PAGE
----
LA ROCHE-SUR-YON, France (VN) — Monday’s stage 3 team time trial was meant to be a race-breaker in this year’s Tour de France.
At 35.5km, it favors Team Sky and BMC Racing, with weaker teams expected to bleed minutes. At that distance, the top few powerhouses could expect to squeeze out two, three and even four seconds per kilometer.
They still will, but the edge is taken off of the TTT’s impact following Saturday’s rough and tumble opener that saw some big names give up time.
Crashes and setbacks for riders like Richie Porte and Chris Froome served almost as a “handicap” and re-set what might have been a slaughterhouse.
Instead of gaining minutes, the Tour favorites have to claw back almost one minute before they can start piling on.
“It is what it is,” said Mitchelton-Scott sport director Matt White. “We lost a bit of time. Tomorrow is a day to take some back.”
Look at this way: Sky’s Froome, BMC’s Porte and Mitchelton-Scott’s Adam Yates all lost 51 seconds to most of their direct GC rivals Saturday. Instead of taking significant GC gains, they will have switch into recovery mode Monday.
And that’s a buffer others are hoping to defend. A rider like Roman Bardet (Ag2r-La Mondiale) might have ended the TTT nearly two minutes behind Froome. Instead, he might keep the difference to less than one minute following this weekend’s fireworks.
“The stage is important to the overall. We clearly want to limit the losses,” said Ag2r-La Mondiale’s Vincent Lavenu. “We have a balanced team to help Romain [Bardet]. It’s one day more to endure before we arrive to our favorable terrain in the mountains.”
This will be the Tour’s first team time trial with the new eight-man rule. The time will be taken at the fourth rider across the line, with any gapped riders receiving their real time. In TTT’s, you’re only as strong or weak as the rest of your teammates.
Teams like Sky and BMC Racing brought big engines to the Tour specifically for the team time trial expecting to put their respective GC captains in an enviable position. Riders like Sky’s Gianni Moscon and BMC’s Stephan Küng were largely tapped for the TTT effectiveness. Even with those riders, both teams need a big day just to even the table.
“We have done some special training for the team time trial,” said Michel Kwiatkowski of Team Sky. “It is a very important stage. With the team we have, we know we can take a lot of time against some others.”
Of course, not everyone among those favorite teams lost time. Also avoiding trouble Saturday was Geraint Thomas, who sagely picked up a one-second time bonus Sunday to put himself in pole position for yellow if Sky wins the stage.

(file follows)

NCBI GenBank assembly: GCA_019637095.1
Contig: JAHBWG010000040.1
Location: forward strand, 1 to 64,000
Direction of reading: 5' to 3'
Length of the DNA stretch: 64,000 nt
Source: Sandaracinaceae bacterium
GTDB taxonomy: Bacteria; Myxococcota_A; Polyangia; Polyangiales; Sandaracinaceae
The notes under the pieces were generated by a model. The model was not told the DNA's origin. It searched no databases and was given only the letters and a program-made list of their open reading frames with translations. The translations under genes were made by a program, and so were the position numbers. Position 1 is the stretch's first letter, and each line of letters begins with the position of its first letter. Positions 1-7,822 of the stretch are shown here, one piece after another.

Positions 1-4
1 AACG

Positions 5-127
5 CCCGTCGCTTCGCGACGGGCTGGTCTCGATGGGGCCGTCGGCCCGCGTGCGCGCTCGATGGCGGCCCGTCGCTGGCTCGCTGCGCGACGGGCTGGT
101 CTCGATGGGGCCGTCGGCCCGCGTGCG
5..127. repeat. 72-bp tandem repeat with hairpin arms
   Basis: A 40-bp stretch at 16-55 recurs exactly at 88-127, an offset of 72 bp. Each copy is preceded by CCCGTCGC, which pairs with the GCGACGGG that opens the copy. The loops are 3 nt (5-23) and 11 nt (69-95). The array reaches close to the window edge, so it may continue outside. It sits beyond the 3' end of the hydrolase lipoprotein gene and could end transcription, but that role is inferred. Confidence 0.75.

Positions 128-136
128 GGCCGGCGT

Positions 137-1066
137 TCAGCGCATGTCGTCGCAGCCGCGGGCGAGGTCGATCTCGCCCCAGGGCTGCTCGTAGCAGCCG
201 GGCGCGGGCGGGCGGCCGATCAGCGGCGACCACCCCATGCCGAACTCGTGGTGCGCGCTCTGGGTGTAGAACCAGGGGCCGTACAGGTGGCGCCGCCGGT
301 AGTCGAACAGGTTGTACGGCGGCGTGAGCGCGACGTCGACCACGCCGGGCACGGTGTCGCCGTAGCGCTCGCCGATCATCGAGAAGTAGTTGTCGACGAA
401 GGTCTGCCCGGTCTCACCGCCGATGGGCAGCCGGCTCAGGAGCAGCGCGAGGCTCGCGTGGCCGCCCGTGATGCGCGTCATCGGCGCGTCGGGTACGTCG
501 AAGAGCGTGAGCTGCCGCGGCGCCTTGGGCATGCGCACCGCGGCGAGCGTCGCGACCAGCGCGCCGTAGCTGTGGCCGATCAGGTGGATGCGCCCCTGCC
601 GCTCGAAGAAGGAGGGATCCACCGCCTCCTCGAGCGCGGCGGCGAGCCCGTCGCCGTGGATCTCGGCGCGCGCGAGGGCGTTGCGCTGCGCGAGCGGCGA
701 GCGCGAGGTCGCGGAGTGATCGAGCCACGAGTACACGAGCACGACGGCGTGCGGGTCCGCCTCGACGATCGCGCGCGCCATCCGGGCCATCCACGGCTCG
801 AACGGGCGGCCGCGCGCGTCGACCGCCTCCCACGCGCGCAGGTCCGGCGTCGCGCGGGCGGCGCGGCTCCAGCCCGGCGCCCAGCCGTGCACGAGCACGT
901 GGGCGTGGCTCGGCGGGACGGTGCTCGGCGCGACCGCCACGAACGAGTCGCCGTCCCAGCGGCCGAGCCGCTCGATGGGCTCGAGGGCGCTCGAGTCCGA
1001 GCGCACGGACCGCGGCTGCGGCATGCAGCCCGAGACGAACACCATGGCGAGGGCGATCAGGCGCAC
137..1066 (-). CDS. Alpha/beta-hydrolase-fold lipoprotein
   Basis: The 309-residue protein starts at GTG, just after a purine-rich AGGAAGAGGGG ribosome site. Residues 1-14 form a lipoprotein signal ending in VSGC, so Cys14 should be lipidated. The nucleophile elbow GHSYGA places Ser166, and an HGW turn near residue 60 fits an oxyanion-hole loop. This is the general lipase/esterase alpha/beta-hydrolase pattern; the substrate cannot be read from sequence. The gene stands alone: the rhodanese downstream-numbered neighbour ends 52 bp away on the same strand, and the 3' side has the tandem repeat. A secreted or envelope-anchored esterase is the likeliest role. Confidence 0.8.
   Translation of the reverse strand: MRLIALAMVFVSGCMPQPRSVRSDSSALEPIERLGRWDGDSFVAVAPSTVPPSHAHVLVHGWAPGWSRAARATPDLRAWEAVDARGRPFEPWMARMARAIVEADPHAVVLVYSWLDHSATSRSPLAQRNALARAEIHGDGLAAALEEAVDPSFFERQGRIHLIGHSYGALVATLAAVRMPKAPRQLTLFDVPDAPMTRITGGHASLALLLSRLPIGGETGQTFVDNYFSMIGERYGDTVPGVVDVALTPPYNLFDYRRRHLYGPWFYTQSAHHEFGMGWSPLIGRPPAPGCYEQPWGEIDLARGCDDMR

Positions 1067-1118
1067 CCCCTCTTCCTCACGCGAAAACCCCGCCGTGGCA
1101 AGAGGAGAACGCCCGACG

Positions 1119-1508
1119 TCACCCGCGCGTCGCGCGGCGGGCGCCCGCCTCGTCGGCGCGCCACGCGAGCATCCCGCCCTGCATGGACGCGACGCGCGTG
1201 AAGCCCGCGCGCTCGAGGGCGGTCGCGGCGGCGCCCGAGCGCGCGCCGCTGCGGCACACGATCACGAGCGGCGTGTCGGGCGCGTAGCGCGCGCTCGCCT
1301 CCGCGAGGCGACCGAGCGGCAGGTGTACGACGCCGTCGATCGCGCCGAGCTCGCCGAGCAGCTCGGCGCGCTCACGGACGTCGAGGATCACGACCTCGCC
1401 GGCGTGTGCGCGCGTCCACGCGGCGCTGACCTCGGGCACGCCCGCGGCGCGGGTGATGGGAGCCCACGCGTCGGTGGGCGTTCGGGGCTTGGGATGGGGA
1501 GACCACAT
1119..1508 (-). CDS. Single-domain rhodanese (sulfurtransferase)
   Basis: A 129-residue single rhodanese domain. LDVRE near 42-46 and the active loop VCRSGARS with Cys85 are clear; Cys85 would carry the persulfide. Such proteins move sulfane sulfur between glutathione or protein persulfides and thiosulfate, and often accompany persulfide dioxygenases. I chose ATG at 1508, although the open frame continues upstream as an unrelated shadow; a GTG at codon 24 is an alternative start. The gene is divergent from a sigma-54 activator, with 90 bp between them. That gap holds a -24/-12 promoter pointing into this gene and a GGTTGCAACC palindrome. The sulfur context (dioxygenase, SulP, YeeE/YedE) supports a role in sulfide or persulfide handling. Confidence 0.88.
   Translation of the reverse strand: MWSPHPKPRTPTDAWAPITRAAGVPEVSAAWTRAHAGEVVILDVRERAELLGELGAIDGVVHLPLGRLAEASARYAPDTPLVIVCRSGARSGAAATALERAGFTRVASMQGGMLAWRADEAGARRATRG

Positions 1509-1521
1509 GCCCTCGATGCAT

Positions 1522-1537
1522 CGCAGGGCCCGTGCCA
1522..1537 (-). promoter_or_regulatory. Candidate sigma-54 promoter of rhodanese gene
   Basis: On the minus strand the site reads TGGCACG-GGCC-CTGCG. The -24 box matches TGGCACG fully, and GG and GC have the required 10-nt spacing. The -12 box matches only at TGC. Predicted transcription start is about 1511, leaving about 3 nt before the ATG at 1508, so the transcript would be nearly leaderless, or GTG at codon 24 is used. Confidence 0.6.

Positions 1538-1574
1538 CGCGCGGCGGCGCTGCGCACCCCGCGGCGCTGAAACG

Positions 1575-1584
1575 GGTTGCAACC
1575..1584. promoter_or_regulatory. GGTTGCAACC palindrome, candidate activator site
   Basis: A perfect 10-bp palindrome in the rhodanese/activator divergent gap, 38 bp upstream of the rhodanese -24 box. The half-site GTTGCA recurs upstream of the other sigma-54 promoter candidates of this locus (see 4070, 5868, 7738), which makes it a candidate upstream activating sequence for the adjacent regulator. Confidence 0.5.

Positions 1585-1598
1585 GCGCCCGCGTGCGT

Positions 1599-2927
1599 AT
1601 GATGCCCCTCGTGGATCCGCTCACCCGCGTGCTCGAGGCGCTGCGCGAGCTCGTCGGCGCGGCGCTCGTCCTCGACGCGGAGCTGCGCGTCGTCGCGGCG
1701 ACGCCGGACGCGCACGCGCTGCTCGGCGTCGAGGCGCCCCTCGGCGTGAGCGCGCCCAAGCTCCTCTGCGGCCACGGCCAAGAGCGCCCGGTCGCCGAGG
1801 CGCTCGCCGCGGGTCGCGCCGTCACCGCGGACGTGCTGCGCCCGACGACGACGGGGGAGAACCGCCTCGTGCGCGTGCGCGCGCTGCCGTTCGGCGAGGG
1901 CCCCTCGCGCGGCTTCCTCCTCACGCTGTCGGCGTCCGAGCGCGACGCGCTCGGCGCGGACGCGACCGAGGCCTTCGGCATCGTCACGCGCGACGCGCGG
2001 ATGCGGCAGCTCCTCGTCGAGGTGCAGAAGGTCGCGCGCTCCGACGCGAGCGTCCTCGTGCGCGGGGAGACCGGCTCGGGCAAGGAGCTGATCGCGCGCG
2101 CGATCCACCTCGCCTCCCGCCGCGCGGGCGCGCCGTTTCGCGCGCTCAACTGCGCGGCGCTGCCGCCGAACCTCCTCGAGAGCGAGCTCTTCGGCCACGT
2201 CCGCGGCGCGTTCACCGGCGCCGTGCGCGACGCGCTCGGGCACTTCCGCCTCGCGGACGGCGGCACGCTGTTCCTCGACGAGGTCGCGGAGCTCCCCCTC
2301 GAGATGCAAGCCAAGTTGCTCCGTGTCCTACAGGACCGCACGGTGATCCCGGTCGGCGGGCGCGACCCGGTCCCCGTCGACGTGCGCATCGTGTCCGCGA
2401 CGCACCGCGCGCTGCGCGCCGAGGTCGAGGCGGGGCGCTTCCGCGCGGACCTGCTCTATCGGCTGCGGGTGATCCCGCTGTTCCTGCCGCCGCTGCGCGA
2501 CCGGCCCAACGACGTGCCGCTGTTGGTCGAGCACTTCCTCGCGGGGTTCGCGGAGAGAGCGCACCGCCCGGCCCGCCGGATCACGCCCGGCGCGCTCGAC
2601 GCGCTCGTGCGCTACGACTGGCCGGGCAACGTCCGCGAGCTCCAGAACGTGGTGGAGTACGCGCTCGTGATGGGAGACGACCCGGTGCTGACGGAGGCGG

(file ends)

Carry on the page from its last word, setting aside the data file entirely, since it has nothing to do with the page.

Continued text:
At BMC Racing, only Greg Van Avermaet and Tejay van Garderen survived the opening weekend equal on time with the leaders. Could van Garderen be in yellow Monday afternoon? It’s possible, and it will be very telling to watch how it plays out between those two because positioning across the line could decide yellow if BMC wins.
At Movistar, a team that can post a good team time trial, Nairo Quintana ceded 1:15, but Mikel Landa and Alejandro Valverde both are still in the main GC group. Even on a good day, Quintana could cede 30 seconds to Sky and BMC.
“Tomorrow is an important day,” Quintana said. “We need to be concentrated and hope things work out OK.”
Some other teams’ chances were hurt by this weekend’s drama even if their GC riders survived intact. Lawson Craddock, an important engine for EF-Drapac, barely survived Sunday’s stage after crashing heavily Saturday. Though his story is resonating with the larger public, he won’t be at 100 percent Monday to help Rigoberto Urán.
Astana’s Jakob Fuglsang lost a powerful ally when Luis León Sánchez abandoned Sunday following a heavy crash. Three Mitchelton-Scott riders also hit the deck Sunday.
Saturday’s setbacks will have some interesting dynamics not only for Monday’s stage but the overall race. Instead of rolling out of Cholet with big gains, riders like Froome and Porte might be happy with just pulling back to even.
That means this Tour will remain largely knotted up, at least going into the meat of the first week. This Tour is young, but it appears someone like Froome won’t be carrying a two-minute-plus lead on some of his directs rivals after just three stages.
Bad luck for some in this Tour is good luck for others.
“You have to be lucky in everything,” Valverde said at the line Sunday. “I avoided the crashes and could be up front. There will always be crashes.”